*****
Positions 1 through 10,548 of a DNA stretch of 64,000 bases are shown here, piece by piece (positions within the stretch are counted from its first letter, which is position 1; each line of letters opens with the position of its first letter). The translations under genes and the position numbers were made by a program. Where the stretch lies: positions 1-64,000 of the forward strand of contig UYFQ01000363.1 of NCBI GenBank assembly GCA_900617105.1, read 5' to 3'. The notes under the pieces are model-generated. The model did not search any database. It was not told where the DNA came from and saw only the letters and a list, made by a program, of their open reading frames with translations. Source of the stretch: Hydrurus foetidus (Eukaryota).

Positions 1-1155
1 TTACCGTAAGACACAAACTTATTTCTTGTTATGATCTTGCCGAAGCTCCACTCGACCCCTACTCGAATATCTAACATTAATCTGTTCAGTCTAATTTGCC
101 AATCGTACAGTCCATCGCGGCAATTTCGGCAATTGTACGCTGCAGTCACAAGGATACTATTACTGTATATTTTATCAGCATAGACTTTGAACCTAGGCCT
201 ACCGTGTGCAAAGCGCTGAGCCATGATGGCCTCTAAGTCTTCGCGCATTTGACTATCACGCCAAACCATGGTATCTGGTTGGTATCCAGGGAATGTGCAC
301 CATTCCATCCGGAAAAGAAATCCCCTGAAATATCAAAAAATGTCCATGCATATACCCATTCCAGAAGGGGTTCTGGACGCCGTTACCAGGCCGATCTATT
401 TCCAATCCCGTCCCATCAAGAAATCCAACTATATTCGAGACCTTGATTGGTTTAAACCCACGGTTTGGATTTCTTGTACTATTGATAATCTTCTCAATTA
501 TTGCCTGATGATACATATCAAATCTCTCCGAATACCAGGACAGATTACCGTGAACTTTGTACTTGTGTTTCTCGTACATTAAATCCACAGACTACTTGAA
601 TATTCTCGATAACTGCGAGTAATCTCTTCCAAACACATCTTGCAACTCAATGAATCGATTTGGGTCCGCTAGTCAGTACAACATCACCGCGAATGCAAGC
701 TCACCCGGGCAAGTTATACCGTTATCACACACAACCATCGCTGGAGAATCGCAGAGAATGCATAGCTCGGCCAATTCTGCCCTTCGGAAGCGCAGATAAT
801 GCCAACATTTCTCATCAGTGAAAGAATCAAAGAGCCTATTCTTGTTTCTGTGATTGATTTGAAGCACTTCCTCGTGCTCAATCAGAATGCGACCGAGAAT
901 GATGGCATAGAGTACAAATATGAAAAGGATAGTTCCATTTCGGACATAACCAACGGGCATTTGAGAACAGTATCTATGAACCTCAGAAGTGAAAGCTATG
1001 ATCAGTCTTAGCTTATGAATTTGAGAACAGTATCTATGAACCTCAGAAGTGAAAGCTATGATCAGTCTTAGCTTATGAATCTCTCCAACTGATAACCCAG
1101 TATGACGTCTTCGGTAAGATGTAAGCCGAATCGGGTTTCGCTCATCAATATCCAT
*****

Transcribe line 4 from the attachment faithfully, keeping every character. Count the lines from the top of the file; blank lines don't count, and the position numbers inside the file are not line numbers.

101 AATCGTACAGTCCATCGCGGCAATTTCGGCAATTGTACGCTGCAGTCACAAGGATACTATTACTGTATATTTTATCAGCATAGACTTTGAACCTAGGCCT